[ExchangeList] Re: Sharing SMTP namespace

  • From: "Simon Butler" <simon@xxxxxxxxxxxx>
  • To: <exchangelist@xxxxxxxxxxxxx>
  • Date: Wed, 3 Jan 2007 18:06:09 -0000

In that case, why not use the "shake the tree" method (as in shake the
tree and see what falls out). 
Route the traffic to invalid hosts. Exchange will then queue the emails
because the host is invalid. Then view the contents of the queues.
Patterns will quickly become noticeable allowing you to spot what hasn't
been moved. When you know, set it back so that email flows again. Repeat
to capture anything new. 


From: exchangelist-bounce@xxxxxxxxxxxxx
[mailto:exchangelist-bounce@xxxxxxxxxxxxx] On Behalf Of Frank
Sent: 03 January 2007 17:56
To: exchangelist@xxxxxxxxxxxxx
Subject: [ExchangeList] Re: Sharing SMTP namespace

Its not as bad as all that, but you did hit some valid points.  This one
unix host is responsible for one domain for a small company.  The admin
who left was their Notes admin and arranged maintenance for this one
sendmail host. Both the Notes adn Sendmail server will be powered off in
the next week or so, as soon as the user migrations to our Enterprise
Exchange 2003 solution is completed.  I'm looking for straggling shared
mailboxes and utility email accounts that may be under the radar of the
user migrations.  All of these servers are several layers in from the
Internet perimeter, which we DO own and control tightly.  
Meanwhile, back at the (HQ) ranch, I'd like to be able to peek at what
is not resolving in AD and being routed thru the SMTP connector set up
to share the name space.

"Taylor, George" <GTaylor@xxxxxxxx> wrote:

        Dude, you have a serious problem, so ignore looking at log
trends right now, your routing is the very least of your worries.  You
host 185 seperate domains!!!!!! and don't have access to your Unix
boxes?????  Someone who quit or was terminated DOES have access?????
Probably not just Unix, that user I'm sure has access to a domain admin
account as well.  
        Number 1, buy some kneepads, cuz your gonna be on your knees
begging for your customer's forgivness.  Then, using whatever means
needed, get back controller of your network, (go as far as hiring a
hacker to get it back for you if needed) once you have control secure it
properly.  That includes hiring a consultant to hack your network and
show you where all the backdoors are, and believe me they are there!!
Password changes policies, when an Admin leaves all accounts that have
power get their passwords changed within a short period of time, we go
30 minutes.
        Now that you have your network back take a look at the logs and
hope to continue getting a paycheck.
        George Taylor
        Systems Programmer
        Regional Health Inc.


        From: Frank [mailto:fhardwic@xxxxxxxxx] 
        Sent: Wednesday, January 03, 2007 8:03 AM
        To: exchangelist@xxxxxxxxxxxxx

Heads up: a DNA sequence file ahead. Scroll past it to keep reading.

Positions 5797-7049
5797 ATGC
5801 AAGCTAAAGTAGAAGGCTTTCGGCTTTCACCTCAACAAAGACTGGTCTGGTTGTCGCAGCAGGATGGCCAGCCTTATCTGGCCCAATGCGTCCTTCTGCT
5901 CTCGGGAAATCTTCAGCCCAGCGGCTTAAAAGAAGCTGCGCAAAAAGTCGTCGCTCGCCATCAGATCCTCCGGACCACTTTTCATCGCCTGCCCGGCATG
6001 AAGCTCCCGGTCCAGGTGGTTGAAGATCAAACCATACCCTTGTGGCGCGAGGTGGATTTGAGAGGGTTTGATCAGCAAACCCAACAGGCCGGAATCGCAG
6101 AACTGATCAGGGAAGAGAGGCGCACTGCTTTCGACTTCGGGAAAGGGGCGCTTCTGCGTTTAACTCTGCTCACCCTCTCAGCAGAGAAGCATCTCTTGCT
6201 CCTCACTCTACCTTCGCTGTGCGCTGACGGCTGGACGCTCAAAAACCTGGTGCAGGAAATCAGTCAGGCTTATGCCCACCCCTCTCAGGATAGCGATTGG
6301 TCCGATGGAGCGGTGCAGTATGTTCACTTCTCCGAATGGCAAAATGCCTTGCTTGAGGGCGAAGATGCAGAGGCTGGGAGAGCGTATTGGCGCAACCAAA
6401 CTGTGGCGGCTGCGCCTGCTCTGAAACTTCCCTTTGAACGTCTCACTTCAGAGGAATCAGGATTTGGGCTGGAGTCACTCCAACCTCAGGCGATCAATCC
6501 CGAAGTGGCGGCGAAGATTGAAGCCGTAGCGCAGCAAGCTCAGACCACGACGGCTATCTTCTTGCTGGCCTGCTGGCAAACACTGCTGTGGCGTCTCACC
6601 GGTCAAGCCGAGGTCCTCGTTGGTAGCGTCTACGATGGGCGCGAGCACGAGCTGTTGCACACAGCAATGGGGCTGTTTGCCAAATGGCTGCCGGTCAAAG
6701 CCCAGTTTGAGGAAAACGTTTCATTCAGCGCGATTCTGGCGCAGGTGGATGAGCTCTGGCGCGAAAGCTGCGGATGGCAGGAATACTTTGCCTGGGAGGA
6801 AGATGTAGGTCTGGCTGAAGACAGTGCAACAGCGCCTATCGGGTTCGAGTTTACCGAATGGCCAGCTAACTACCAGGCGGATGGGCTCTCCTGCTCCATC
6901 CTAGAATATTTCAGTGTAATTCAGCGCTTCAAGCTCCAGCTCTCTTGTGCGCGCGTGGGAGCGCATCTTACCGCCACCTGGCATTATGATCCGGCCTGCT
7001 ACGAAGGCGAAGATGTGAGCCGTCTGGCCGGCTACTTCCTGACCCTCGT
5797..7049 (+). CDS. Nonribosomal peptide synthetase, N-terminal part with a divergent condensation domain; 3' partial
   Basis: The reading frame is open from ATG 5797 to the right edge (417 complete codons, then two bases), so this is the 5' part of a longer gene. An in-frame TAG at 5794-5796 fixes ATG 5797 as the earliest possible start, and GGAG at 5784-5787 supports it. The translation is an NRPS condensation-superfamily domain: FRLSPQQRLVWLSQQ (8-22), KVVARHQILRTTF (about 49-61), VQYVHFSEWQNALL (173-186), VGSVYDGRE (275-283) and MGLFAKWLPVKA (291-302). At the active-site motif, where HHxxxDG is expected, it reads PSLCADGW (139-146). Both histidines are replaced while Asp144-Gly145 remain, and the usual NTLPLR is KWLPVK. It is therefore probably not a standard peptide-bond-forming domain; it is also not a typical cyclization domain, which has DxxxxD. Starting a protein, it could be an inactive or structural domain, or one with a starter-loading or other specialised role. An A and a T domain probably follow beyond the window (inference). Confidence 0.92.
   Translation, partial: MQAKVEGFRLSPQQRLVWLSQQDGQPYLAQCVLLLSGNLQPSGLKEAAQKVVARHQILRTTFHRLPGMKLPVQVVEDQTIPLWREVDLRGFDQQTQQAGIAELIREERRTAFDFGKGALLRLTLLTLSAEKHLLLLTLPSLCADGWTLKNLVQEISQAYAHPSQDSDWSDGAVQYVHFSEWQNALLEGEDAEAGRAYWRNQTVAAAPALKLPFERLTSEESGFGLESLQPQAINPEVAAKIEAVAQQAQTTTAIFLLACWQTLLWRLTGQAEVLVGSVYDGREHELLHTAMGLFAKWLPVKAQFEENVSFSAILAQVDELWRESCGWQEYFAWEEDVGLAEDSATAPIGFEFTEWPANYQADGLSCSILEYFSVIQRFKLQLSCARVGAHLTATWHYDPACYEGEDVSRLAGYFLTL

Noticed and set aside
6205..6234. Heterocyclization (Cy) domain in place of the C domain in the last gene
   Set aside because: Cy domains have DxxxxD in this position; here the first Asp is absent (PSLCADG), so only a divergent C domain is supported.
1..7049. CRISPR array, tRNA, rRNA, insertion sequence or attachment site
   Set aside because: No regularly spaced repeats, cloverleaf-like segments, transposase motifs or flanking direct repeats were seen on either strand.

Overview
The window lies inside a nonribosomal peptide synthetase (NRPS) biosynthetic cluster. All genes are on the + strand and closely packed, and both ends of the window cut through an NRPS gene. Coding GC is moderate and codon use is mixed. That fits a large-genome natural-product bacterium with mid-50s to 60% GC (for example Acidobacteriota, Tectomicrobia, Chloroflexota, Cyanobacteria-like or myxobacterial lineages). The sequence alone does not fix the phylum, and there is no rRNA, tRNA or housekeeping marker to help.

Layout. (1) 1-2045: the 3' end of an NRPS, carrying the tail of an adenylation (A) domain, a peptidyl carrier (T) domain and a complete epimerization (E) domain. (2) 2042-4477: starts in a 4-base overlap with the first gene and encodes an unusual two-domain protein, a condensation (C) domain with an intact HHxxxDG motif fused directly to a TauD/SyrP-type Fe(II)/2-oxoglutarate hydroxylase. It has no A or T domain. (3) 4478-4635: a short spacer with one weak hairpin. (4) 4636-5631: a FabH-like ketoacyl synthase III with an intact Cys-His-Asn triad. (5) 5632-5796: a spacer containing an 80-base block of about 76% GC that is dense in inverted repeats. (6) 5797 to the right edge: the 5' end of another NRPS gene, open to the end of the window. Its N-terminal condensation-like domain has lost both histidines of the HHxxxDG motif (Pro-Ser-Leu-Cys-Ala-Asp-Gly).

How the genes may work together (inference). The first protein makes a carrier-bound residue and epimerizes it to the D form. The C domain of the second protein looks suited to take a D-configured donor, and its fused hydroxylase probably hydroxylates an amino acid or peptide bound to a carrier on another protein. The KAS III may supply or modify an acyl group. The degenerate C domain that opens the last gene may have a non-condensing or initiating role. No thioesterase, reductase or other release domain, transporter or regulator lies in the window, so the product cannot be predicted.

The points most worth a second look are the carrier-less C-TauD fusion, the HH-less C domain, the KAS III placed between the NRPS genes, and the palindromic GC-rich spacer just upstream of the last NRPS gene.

Subject: [ExchangeList] Re: Sharing SMTP namespace
        Thanks, and I agree.
        The easiest WOULD be to look thru the sendmail logs, IF I could
get access to them.  The admin of those machines left the company, and
took with him passwords that would provide access.  Thats why I'm
looking for a "view" into the traffic via Exchange.  I'm also the
Unix/Sendmail guy for the Enterprise, but not for that remote business
unit that was purchased.
        Jon Spriggs <jon@xxxxxxxxxxxxxx> wrote:

-------------------------------------------------------I'm not hugely
knowledgeable about Exchange (part of the reason I
                joined this list), but from a Unix perspective, probably
the easiest
                thing to do would be to setup a cron job on the sendmail
servers to
                mail you the rotated logs on a daily basis. This should
be fairly easy
                to setup. I'll see if anyone suggests an exchange way of
doing it
                easier, and if not, I'll knock together a small script
for you.
                On 1/3/07, Frank wrote:
                > Our enterprise hosts 185 SMTP domains, including a few
that that belong to
                > companies acquired over the past couple of years.
We've implemented the
                > SMTP domain namespace sharing as referenced in this kb
                > http://support.microsoft.com/kb/321721 with good
                > My challenge is, now that we are folding these all
into one centralized
                > cluster, I need to be able to see what mail is still
be routed out through
                > the SMTP connectors to the legacy sendmail servers.
The sendmail admins are
                > no longer with the company, so looking at those logs
will be dificult at
                > best. I need to be able to see, on the Exchange
2000/2003 side, what emails
                > are being routed to those downstream hosts.
                > Suggestions?
                > Frank Hardwick
                > Enterprise Messaging
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